A heart attack is an emergency and every minute counts. Too many people lose their lives because they take too long to call Triple Zero (000) for an ambulance.
People who have a heart attack usually experience some warning signs. However, heart attack warning signs aren't what you think. Symptoms vary and they may not always be severe. Learn the warning signs, because the sooner you recognise your heart attack and get treatment, the better.
If you think you may be having a heart attack, call Triple Zero (000) – the operator will work out if you need an ambulance. And if it's a false alarm, well, that's the best thing that could happen.
Cardiopulmonary Resuscitation (CPR)
Performing CPR can help save a life - often the life of a family member or someone you know. We recommend that every adult and teenager learn this lifesaving skill.
The Heart Foundation provides a range of CPR resources, including a CPR - Saving Lives booklet, a CPR poster and CPR wallet card. To order our resources, call our Health Information Service on 1300 36 27 87 or email us.
Warning Signs of a Heart Attack
Visit our Heart Attack Facts website to learn the warning signs and download an action plan.
What is cardiac arrest?
A cardiac arrest occurs when the normal rhythm of the heart is suddenly disrupted, drastically diminishing the heart's capability to pump blood around the body. It is vital that defibrillation and cardiopulmonary resuscitation (CPR) are given as soon as possible, along with calling Triple Zero (000), to provide the best chance of surviving a cardiac arrest.
A cardiac arrest can be a result of various causes, with the most common cause being an acute episode of underlying heart disease, such as a heart attack. For some people, the first warning sign of heart attack may be a cardiac arrest. For more information on all the warning signs of heart attack visit: heartattackfacts.org.au. It is estimated there are approximately 30,000 cases of sudden cardiac arrest within Australia each year, with the majority occurring outside of the hospital setting.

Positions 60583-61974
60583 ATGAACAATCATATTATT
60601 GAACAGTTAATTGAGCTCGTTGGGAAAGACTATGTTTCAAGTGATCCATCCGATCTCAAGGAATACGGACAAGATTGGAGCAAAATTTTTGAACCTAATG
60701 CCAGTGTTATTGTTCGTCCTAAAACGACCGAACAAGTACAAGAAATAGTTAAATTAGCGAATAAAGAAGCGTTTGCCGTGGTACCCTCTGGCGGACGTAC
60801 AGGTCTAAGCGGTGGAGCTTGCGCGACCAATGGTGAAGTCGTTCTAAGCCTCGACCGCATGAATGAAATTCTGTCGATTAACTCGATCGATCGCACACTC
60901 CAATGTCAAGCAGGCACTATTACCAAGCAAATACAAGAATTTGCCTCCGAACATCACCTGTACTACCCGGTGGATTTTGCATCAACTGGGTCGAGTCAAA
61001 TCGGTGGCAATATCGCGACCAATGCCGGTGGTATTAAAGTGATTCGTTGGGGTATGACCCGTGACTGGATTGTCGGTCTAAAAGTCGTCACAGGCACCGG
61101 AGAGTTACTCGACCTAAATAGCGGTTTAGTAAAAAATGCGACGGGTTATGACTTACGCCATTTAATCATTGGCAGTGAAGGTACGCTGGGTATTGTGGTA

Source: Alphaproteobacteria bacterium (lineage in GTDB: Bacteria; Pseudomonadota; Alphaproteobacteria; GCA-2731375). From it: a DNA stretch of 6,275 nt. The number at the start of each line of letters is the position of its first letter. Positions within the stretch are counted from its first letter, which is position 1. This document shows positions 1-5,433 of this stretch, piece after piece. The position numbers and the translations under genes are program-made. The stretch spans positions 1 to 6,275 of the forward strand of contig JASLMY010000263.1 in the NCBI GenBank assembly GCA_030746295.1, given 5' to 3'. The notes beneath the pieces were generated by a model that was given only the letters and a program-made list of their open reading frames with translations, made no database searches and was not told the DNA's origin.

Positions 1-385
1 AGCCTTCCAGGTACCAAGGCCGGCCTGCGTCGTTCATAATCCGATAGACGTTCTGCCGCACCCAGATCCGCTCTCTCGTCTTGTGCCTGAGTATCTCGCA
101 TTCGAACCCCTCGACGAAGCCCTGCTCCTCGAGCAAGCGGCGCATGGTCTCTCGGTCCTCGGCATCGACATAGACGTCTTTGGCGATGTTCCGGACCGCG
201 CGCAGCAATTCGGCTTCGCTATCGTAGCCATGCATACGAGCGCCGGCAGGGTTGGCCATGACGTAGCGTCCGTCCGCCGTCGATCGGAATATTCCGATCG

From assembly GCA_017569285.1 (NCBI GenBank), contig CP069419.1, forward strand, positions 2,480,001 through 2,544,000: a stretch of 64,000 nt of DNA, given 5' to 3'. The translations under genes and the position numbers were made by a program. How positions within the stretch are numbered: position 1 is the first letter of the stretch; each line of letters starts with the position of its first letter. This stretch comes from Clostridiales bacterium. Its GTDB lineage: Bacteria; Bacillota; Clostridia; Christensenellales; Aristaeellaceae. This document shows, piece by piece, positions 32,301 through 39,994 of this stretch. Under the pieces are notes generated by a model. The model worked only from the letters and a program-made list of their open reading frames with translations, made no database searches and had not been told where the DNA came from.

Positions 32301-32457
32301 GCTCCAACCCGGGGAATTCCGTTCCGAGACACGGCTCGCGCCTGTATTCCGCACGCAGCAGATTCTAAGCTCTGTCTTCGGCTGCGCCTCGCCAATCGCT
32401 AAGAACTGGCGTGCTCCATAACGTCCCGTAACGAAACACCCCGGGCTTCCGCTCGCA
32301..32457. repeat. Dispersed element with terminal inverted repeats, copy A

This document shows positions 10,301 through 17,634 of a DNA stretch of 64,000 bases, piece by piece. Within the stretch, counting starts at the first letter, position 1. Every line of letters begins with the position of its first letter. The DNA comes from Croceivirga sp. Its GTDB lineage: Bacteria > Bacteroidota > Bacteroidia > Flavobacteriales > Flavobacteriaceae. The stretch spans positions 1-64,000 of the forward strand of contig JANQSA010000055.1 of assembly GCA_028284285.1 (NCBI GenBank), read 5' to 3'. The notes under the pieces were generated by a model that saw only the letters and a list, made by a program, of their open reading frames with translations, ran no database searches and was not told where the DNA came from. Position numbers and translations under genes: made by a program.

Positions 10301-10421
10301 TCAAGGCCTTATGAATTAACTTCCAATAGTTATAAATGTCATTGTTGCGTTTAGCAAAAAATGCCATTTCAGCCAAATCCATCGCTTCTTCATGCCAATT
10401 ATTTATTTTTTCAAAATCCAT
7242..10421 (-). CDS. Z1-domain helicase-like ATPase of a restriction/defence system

Early Access to Defibrillation
The Heart Foundation, in collaboration with the Australian Resuscitation Council and St John Ambulance Australia, has recently updated the joint statement: Early Access to Defibrillation, which was first developed in 2002.
Early Access to Defibrillation highlights the importance of making automated external defibrillator (AED) units widely available within the community for the prompt treatment of sudden cardiac arrest.
The following is a summary of key recommendations from the joint statement: Early Access to Defibrillation (2012):
Increase the number of automated external defibrillators (AEDs) that are accessible in places where large amounts of people frequent, such as train stations, casinos, sporting arenas, shopping centres, fitness centres, schools etc. and develop first responder programs which support their use.
Develop appropriate performance monitoring and feedback mechanisms which evaluate the ongoing effectiveness of EAD first responder programs.
Build community confidence in the use of AED through the implementation of community awareness campaigns that highlight both the misconceptions and benefits of prompt AED use.
Mandate the registration of all private and publically accessible AEDs, at the time of purchase, with local emergency service providers such as the ambulance service and Triple Zero (000) call centres.
Develop a minimum standard to regulate the deployment of AEDs within large workplaces (over 200 employees) and to train employees in both AED use and CPR.
Public access defibrillator programs
There are various 'public access defibrillator' (PAD) programs and initiatives that have been developed to support a rapid response to cardiac arrest within the community. These programs generally provide assistance to a community organisation or public location in acquiring an AED, along with training and familiarisation of the EAD with relevant staff/community members.
These initatives span across local sporting clubs, airports, sporting arenas, shopping centres and other public places with high volume patronage. If you would like to know more about public access defibrillator programs and how they might benefit your local community, organisation or club, below is a list of just a few current programs.